A bill that would allow California officials to regulate health insurance rates for millions of consumers has died in the Legislature after forceful lobbying campaigns by insurers, healthcare providers and other groups. Assemblyman Mike Feuer (D-Los Angeles) said he is pulling his measure, AB52, because he could not muster a majority of votes in the state Senate, the final stop in a months-long effort to increase state regulators' authority over health insurance premiums. Feuer said he is putting his bill on hold until next year, when it can be taken up again.
CALIFORNIA | LOCAL
August 26, 2011 | By Patrick McGreevy, Los Angeles Times
An appointee of  former Gov. Pete Wilson wasted more than $51,000 hobnobbing with celebrities — attending events including the Golden Globe Awards, World Magic Awards and a Julio Iglesias concert — while claiming he was recruiting for an anti-stigma program at the Department of Mental Health, a state audit said Thursday. Arthur Kassel, a Beverly Hills resident who served as a "special assistant" to the department's director, denied squandering his time on the state payroll, even though none of the celebrities he talked to ever did a public event or radio ad shedding light on the stigma attached to mental illness.
BUSINESS
August 13, 2011 | By Duke Helfand, Los Angeles Times
A former attorney for one of the nation's largest health maintenance organizations has been picked to run the California agency that oversees health plans. Brent Barnhart, 68, was named by Gov. Jerry Brown this week to lead the state's Department of Managed Health Care, which regulates HMO coverage for more than 21 million Californians. Barnhart spent 13 years as senior counsel for the Oakland-based Kaiser Foundation Health Plan. The nonprofit provides healthcare to more than 8.8 million people in eight states and Washington, D.C. Barnhart came out of retirement to take the job, becoming the third director of the managed healthcare department since it was created more than a decade ago. The Danville, Calif., resident said he couldn't resist the opportunity to lead a consumer protection agency, particularly with national healthcare reform swiftly changing how health plans and providers deliver healthcare.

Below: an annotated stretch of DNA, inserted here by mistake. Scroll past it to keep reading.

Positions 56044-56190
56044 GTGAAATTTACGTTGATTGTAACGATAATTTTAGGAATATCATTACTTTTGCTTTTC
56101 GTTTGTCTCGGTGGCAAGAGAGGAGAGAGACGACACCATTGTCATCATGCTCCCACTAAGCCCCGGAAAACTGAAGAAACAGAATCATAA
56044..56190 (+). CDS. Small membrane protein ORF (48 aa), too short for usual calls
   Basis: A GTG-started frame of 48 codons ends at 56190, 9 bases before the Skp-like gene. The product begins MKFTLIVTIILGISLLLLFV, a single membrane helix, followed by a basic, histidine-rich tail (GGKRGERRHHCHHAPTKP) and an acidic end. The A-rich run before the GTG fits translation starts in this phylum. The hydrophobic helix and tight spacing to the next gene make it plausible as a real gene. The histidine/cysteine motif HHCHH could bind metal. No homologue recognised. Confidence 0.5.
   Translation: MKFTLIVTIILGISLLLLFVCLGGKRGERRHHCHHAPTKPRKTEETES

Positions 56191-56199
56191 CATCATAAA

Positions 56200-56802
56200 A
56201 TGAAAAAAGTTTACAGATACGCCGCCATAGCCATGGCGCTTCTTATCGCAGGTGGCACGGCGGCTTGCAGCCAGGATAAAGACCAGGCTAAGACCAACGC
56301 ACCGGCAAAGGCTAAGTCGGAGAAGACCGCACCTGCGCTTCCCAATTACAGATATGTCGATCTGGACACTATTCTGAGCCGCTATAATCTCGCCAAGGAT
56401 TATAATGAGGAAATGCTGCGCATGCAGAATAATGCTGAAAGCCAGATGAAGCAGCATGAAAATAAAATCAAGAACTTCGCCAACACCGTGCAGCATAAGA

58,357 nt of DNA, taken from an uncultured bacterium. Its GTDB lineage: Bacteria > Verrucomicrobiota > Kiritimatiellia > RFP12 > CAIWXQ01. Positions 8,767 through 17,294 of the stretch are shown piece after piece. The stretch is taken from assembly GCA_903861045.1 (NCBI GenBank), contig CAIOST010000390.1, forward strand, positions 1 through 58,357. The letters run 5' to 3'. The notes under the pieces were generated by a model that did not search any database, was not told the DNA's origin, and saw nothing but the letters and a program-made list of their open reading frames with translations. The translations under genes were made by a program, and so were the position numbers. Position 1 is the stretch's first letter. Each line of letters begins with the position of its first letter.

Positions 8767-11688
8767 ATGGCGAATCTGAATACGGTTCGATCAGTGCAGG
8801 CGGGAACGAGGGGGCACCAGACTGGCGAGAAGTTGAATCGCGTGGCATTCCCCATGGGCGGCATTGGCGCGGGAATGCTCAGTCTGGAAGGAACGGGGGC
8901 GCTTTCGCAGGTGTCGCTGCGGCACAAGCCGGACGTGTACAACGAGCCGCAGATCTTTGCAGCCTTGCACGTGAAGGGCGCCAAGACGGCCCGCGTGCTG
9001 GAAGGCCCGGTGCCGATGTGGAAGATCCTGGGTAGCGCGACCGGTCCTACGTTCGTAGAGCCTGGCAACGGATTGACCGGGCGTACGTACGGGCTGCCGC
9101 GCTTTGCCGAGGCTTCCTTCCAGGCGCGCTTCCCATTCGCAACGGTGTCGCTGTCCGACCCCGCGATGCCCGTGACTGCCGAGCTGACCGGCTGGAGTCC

BUSINESS
August 10, 2011 | By Duke Helfand, Los Angeles Times
Californians who bemoan high insurance premiums may not have it as bad as they think. It turns out that people in other states pay a lot more for health coverage. A new analysis of individual insurance markets across the country shows that Californians paid $157 a month on average for coverage in 2010. Nationally, individual policyholders paid an average of $215 a month, according to the study by the nonprofit Kaiser Family Foundation. The least expensive state was Alabama.
CALIFORNIA | LOCAL
June 11, 2011 | By Rong-Gong Lin II, Los Angeles Times
More than 1,000 people in California have been infected with whooping cough this year, and health officials have encouraged the public to get immunizations against the bacterial disease. A new law goes into effect July 1 requiring middle school and high school students to show proof that they have received a whooping cough booster shot, known as Tdap, before the start of the new school year. Authorities on Friday urged parents to make sure their children get the vaccine early in the summer to avoid a rush of vaccinations in August and September.